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Fort Laramie Wy - Moving West On Wagon Wheels
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© Christine Till
Fort Laramie (originally founded as Fort William and then known for a while as Fort John) is located at confluence of the Laramie and North Platte Rivers in southeast Wyoming.
One of the most important forts in the settlement of the American West, Fort Laramie served many functions throughout its history. As America expanded westward, this outpost in the Wyoming wilderness played a crucial role in the transformation of the West, first as fur-trading center, then as military garrison. For over five decades, it was a landmark and way station for the cavalcade of trappers, traders, missionaries, emigrants, Pony Express riders, and miners wending their way west. The road to the Far West soon became known by another name - the Oregon Trail. Even today, ruts from the wagon wheels remain etched indelibly in the fragile topsoil of the Western landscape.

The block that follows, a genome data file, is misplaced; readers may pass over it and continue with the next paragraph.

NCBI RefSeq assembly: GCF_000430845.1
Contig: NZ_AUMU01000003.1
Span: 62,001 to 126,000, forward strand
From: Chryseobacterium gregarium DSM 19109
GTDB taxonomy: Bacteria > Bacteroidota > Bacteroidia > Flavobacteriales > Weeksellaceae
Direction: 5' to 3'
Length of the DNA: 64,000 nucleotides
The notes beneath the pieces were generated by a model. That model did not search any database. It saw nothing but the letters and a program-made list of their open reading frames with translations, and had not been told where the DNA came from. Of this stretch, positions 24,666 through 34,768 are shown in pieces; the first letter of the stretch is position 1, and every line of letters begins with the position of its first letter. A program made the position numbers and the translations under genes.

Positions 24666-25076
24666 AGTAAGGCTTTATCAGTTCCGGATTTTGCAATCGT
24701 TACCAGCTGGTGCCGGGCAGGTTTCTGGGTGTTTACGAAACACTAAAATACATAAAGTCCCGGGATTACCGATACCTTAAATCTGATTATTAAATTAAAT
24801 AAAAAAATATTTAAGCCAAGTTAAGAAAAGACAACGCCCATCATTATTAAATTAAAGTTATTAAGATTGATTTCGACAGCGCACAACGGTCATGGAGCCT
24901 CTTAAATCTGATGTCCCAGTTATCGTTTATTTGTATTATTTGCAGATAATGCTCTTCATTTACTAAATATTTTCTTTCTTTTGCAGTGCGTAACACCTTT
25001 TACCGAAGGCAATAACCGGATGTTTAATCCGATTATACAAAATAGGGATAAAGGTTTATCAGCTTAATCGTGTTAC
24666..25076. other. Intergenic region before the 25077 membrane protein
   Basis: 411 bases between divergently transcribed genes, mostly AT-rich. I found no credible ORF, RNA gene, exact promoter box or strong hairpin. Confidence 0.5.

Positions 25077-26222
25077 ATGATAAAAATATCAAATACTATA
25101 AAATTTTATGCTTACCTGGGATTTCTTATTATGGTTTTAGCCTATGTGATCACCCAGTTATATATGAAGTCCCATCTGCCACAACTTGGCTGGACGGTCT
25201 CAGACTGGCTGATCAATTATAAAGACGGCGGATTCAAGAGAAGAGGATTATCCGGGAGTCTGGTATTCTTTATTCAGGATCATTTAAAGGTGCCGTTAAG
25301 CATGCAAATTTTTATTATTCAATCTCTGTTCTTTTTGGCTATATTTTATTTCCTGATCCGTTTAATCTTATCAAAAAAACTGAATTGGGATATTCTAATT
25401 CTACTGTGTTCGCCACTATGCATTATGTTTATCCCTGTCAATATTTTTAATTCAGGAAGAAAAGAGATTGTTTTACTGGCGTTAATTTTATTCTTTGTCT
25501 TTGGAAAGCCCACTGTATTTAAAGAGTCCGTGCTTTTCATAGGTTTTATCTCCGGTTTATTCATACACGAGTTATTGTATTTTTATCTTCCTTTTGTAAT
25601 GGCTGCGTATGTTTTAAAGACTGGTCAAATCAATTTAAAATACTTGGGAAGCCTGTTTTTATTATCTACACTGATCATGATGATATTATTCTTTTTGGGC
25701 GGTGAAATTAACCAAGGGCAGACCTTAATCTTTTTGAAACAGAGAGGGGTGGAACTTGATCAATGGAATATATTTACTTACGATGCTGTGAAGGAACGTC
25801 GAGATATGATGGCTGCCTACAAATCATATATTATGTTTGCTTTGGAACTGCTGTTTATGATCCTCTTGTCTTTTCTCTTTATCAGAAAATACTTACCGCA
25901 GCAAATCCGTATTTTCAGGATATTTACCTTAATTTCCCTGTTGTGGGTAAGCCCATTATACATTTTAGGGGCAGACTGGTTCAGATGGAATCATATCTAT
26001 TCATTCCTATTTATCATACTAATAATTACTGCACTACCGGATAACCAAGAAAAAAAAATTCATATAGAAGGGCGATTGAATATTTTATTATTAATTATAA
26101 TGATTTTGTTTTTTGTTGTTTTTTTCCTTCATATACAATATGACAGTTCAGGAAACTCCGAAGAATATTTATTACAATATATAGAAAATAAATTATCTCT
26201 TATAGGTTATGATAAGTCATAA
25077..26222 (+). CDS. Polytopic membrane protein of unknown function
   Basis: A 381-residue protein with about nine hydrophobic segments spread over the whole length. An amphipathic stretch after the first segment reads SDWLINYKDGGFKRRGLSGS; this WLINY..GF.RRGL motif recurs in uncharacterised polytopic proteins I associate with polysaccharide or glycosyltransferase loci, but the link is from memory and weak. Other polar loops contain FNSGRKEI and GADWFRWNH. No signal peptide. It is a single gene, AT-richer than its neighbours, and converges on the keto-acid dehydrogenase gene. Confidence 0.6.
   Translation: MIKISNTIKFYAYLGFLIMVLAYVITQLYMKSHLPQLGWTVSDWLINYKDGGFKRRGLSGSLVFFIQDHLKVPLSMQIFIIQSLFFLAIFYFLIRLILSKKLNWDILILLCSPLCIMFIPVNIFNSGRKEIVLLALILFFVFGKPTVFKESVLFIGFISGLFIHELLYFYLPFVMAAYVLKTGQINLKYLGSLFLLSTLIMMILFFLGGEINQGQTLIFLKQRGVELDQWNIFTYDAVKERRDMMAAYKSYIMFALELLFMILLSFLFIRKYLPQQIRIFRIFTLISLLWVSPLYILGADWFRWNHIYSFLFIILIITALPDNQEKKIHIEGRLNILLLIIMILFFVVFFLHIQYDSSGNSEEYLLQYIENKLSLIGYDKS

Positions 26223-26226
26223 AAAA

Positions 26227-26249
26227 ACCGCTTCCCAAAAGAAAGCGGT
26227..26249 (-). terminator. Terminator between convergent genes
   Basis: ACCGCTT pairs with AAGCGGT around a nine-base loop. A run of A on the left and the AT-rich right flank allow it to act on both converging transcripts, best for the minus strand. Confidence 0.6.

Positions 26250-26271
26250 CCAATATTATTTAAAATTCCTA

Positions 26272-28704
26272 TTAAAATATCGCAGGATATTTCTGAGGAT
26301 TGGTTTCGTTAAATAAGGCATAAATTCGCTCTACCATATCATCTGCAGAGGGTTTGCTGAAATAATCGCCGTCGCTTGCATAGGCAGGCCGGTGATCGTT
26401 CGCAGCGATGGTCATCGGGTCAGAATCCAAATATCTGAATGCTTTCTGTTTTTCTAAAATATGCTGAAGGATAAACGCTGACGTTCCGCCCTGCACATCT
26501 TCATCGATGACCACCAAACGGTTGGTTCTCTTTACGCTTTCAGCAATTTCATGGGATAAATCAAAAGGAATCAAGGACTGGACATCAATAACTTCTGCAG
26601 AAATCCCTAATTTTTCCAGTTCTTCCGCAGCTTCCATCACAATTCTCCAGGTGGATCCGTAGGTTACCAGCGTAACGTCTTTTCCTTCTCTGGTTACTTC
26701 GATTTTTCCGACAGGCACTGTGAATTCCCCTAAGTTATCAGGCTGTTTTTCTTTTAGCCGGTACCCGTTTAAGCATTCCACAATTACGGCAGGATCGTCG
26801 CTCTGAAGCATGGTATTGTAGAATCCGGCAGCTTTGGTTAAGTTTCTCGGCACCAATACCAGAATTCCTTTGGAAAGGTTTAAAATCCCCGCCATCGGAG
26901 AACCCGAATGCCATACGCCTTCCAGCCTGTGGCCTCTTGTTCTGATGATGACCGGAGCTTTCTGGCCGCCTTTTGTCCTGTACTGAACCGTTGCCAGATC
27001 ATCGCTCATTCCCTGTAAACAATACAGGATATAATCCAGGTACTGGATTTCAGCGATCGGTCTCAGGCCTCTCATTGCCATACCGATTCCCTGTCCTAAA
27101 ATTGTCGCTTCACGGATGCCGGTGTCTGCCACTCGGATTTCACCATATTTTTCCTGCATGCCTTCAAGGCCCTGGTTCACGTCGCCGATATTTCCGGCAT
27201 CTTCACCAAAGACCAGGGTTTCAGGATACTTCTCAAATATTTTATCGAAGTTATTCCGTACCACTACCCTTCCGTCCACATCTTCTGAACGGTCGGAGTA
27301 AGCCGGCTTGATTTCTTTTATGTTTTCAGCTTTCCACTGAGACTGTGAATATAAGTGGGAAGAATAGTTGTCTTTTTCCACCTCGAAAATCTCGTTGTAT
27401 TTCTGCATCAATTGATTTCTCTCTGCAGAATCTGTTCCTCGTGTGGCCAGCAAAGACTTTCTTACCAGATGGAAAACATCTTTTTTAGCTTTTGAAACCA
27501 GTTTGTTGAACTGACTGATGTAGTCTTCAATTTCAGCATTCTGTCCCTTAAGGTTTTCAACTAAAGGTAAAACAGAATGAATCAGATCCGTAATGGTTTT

Founded by William Sublette in 1834 as a trading post "Laramai's Point" became a military post for the government during the 1850's and 1860's. The Great Migration of 1843 brought close to a thousand people to Fort Laramie and throughout the 1840's wagons increased in numbers peaking in the 1850's to 50,000 annually. Fort Laramie was one of the few supply points on the long journey. It was also an important staging point for the U. S. Army in its dealings with the plains tribes displaced by migration and settlement, and served as a base of operations for the High Plains Indian Wars.
As the Indian Wars came to a close Fort Laramie's importance diminished. The post was abandoned and sold at public auction in 1890. Over the next 48 years, it nearly succumbed to the ravages of time. Preservation of the site was secured, however, in 1938 when Fort Laramie became part of the National Park System.
April 15th, 2013
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